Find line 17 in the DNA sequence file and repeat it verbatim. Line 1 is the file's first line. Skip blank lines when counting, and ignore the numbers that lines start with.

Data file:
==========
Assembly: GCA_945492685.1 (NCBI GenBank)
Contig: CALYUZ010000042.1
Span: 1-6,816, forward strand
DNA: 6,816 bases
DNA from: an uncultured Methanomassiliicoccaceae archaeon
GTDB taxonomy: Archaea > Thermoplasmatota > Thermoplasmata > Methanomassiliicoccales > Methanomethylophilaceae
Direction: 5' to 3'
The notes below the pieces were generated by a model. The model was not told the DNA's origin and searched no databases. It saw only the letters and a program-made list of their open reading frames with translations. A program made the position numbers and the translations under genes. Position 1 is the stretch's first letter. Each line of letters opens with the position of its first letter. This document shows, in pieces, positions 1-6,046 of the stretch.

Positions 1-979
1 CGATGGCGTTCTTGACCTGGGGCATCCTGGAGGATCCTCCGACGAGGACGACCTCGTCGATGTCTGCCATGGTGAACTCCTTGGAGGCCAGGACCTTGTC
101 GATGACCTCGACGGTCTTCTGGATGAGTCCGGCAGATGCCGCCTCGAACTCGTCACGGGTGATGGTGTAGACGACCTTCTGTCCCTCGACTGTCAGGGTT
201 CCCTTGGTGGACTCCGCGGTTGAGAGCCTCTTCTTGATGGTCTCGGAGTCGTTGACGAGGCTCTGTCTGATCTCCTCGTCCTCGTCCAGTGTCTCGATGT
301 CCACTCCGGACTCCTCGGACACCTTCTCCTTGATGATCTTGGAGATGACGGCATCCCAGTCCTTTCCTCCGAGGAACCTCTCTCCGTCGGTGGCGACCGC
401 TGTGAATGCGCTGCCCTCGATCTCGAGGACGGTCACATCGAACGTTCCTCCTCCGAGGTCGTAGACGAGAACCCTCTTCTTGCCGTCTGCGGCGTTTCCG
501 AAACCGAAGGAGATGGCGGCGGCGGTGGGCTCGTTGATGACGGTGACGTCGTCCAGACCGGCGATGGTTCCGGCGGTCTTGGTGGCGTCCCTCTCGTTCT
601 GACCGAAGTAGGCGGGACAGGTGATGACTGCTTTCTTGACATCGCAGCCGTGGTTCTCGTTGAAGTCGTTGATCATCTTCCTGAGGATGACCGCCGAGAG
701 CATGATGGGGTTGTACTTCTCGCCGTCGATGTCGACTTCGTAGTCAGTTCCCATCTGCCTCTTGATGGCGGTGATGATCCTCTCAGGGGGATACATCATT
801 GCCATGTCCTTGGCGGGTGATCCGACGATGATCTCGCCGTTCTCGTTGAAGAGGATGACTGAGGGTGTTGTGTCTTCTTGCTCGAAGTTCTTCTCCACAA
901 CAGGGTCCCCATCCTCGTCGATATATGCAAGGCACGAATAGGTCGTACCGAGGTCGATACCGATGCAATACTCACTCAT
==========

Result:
701 CATGATGGGGTTGTACTTCTCGCCGTCGATGTCGACTTCGTAGTCAGTTCCCATCTGCCTCTTGATGGCGGTGATGATCCTCTCAGGGGGATACATCATT